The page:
Swedish sociologist Charu Uppal found out in her most recent study that a number of girls from non-Western nations don’t think that they could be a princess in real life because they lack certain physical qualities that classic Disney Princesses have.
From 2009 to 2018, Uppal asked nearly 140 girls, aged 8 to 15, from the U.S., China, Fiji, India, and Sweden to draw a princess. She then interviewed each of these girls in private for 10 to 15 minutes, asking questions such as “Who is a princess”, “What age did you start watching Disney princess films?”, and “Do you think you could be a princess?”
For her latest study, which was published in March in the journal Social Sciences, Uppal analyzed 63 princess drawings from girls in Fiji, India, and Sweden. And interestingly, 61 out of the 63 drawings depicted a light-skinned princess, and a number of them look a lot like Disney Princesses.
“We didn’t say, ‘Draw a Disney princess.’ We said, ‘Draw a princess,’ ” Uppal said. “In India, they didn’t draw a single girl in a sari, or in Fiji a sulu chamba [traditional Fijian garb].” Instead, Indian girls drew Belles and Sleeping Beauties, and Fijian girls drew multiple Ariels.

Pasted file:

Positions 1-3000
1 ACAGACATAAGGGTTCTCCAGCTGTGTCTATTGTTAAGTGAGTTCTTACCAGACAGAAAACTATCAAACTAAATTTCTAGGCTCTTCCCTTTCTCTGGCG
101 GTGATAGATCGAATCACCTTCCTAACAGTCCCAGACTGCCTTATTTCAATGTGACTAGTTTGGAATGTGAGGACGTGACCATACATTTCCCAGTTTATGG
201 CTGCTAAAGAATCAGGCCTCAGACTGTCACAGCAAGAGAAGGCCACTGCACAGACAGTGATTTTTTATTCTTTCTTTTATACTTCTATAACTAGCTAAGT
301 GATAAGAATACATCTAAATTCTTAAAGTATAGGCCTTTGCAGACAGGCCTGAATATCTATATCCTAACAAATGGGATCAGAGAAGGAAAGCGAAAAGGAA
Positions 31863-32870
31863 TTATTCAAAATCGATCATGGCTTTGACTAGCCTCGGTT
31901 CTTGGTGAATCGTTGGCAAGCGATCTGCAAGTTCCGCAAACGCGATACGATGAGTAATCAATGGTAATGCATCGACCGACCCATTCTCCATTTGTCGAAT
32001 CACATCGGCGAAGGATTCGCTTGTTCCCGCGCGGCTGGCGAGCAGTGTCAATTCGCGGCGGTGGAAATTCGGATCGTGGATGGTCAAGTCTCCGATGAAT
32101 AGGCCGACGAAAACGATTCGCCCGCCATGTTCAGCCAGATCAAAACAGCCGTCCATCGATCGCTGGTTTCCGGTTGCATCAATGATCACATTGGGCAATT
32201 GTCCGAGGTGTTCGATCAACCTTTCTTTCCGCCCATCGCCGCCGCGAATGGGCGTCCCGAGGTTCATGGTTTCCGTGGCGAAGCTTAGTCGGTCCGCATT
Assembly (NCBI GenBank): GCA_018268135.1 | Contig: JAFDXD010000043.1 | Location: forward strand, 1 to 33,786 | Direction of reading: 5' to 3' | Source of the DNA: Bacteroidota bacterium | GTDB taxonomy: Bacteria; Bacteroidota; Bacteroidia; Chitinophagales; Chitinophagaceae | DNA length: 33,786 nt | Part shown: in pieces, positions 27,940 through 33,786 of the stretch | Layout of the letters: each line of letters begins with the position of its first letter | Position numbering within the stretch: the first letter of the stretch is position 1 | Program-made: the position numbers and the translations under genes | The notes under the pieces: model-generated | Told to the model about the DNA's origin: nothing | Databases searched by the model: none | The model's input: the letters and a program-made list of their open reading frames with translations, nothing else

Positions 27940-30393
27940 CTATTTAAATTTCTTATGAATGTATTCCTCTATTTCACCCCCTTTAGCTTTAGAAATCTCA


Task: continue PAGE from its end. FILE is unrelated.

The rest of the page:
Respondents from India and Fiji also said that they could not be a princess because their skin was too dark and they were not beautiful enough. These answers strongly suggest that these girls perceive a princess as someone who is beautiful, desirable, and American.
Though four young women of color — Pocahontas, Moana, Tiana and Mulan — have been added to Disney’s official princess lineup since Jasmine’s introduction in 1992, the girls who participated in Uppal’s research still preferred the “classic” white princesses over Jasmine and Mulan. It’s also worthy to note that not all girls in India and Fiji were familiar with the movies Aladdin, Mulan, and Pocahontas, but almost all had seen Cinderella and Snow White.
Additionally, when asked about the origins of Jasmine, Mulan, and other non-Western princesses, some of the girls in India and Fiji thought that these princesses were “American” and not from Asia.
Rebecca Hains, a media studies professor at Salem State University in Massachusetts and author of The Princess Problem: Guiding Our Girls Through the Princess-Obsessed Years, said that Uppal’s study should be taken in consideration despite its small sample size. “The kind of work Uppal is doing is quite significant,” said Hains. “The U.S. — a country with no royalty – has colonized children’s imaginations of what a princess is, and that’s something to take seriously.”
Though Disney is not entirely accountable for the girls’ white and Western notions of beauty, Hains said that Uppal’s findings show that Disney has upheld these notions. “It’s another data point that reinforces these stereotypes and harmful beliefs about who’s good enough and who can be considered beautiful,” said Hains.